Much of the book recounts the various factions and leaders of the revolution. With the distance of time, Merridale recounts how the radicals in Russia and oversees were not only surprised by the rebellion, but actively counseled against it. When handed power, most of them did not know what to do, and many did not seem to want to govern for real.
Lenin himself did know what he wanted to do, and was prepared to do whatever was necessary. He was not especially popular, and his program was radical to the point of lunacy. But his ruthless determination won out.
In another huge “what if”, Lenin was dogged with accusations that he was a German agent. He certainly accepted German help to get home, and it is widely suspected that the Bolsheviks received money from German intelligence. At one point, he was investigated and could have been arrested as a traitor. But the evidence was weak, and there were many false claims, and he escaped.
Over the years, there have been many fairy tales, but little solid evidence of direct German aid can be found today. Given that Lenin was following his long-held policies, he scarcely needed Germans to pay him. But his party did need money, so who knows what clandestine flows might have happened?
IN the end, the centennial year of the Lenin’s trip is distinctly ambiguous. Outside of Russia, few now or care about these long past events. Within Russia, the decades of Lenin worship have ended, and the current government is more interested in rehabilitating the Romanov era than celebrating the discredited revolution.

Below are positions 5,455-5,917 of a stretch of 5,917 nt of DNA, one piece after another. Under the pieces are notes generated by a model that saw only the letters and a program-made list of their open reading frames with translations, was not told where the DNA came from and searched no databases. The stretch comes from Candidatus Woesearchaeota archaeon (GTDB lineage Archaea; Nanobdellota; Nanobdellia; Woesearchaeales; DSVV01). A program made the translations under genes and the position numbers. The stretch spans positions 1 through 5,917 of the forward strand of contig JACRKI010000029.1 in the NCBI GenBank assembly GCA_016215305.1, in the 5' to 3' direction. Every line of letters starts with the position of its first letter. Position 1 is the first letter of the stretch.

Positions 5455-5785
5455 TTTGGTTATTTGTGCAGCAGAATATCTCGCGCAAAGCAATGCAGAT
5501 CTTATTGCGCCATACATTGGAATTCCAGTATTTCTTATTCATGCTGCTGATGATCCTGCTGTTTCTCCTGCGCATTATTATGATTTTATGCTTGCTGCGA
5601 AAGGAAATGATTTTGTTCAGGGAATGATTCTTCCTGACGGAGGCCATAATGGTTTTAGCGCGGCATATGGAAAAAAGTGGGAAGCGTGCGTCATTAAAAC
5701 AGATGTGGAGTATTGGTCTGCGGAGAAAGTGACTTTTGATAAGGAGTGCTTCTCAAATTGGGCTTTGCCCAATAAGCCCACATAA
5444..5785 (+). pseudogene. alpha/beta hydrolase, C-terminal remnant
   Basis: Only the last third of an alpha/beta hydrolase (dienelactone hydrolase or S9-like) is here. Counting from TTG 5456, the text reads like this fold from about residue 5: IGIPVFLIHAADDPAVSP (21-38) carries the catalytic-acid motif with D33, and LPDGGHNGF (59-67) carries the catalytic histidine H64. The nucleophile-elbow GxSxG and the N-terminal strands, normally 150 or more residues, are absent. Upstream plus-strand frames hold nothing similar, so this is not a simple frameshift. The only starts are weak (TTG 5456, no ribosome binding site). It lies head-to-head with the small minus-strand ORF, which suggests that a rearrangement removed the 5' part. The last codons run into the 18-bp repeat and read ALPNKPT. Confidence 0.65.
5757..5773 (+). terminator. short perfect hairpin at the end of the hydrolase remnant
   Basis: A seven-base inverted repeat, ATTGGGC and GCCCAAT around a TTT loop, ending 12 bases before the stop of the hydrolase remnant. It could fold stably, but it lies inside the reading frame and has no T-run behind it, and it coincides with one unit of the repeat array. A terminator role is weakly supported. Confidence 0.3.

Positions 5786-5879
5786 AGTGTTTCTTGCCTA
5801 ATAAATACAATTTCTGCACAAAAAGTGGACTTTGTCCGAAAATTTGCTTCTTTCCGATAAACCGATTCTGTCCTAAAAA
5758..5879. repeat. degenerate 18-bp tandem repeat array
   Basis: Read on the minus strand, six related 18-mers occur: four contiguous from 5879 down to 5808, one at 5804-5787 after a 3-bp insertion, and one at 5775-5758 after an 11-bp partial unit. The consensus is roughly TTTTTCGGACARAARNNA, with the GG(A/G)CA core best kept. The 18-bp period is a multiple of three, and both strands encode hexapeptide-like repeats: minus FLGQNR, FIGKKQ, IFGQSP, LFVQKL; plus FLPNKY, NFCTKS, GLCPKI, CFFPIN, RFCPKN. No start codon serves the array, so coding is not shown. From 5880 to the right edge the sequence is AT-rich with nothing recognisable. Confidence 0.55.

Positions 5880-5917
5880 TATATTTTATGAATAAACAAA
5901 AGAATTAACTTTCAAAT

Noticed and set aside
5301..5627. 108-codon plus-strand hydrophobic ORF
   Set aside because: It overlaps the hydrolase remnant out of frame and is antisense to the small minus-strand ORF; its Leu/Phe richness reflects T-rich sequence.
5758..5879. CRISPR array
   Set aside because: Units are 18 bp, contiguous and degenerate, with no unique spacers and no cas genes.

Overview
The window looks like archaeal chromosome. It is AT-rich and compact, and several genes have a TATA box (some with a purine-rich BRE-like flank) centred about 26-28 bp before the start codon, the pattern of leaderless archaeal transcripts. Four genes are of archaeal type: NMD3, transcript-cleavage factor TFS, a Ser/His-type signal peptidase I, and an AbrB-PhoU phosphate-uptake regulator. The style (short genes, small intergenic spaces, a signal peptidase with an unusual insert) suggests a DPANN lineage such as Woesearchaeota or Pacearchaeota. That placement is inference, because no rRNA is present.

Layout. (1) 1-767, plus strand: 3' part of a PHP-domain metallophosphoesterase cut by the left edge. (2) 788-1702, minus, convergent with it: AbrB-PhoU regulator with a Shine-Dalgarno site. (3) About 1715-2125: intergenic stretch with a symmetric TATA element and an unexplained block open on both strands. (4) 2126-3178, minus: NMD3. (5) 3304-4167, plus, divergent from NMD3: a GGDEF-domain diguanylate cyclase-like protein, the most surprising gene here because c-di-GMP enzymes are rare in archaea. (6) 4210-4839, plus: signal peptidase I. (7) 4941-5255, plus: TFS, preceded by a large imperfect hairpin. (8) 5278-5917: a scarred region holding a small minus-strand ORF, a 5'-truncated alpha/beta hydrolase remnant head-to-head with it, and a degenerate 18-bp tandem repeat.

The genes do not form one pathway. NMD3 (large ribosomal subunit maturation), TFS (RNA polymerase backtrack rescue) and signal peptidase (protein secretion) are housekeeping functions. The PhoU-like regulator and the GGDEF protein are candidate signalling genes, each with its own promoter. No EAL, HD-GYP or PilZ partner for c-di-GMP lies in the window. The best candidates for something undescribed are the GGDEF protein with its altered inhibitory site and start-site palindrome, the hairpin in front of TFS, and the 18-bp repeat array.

Lenin’s radicalism doesn’t sit well in contemporary Russia, and his advocacy of local self-determination is antithetical to the current government’s programs. His fire-breathing advocacy for direct democracy and appropriation of property probably don’t sit well either.
Still, while much of the twentieth century ahs been erased, Lenin himself cannot be disappeared so easily. When Vladimir Putin (accurately) criticized Lenin’s support for national autonomy, particularly in Ukraine, undermined Russian unity, the push back was intense and forced a climb down. “Lenin has a charisma that still holds many Russians in its grip.” (p. 289)
This is an interesting book, and it is probably important that it was written now, before the past is further effaced by time and contemporary politics. The Russian revolution, world communism, and the cold war have been powerful, polarizing forces in their time, and views of Lenin and his rail trek have been viewed differently through these lenses. Today, after the collapse of communism and rise of Putin in Russia, we have yet another perspective,
This is still one of the great romantic episodes of history, and certainly one of the great “what ifs”. What would Russian and the world be like, if Lenin had not made it through?
As a child of the 70s, I certainly felt familiar with the swirling waters of radical politics. Lot’s of naïve enthusiasm, plenty of words, murky loyalties, too much theory and too loose grasp on real life politics and governing. Enough time has passed now that we can see and sympathize a bit with all the actors, the Russians, exiles, foreign meddlers.
It was a blazing bright moment, when anything was possible. But we also know what was coming, and how things played out. What if.
- Catherine Merridale, Lenin on the Train, New York, Henry Holt and Company, 2017.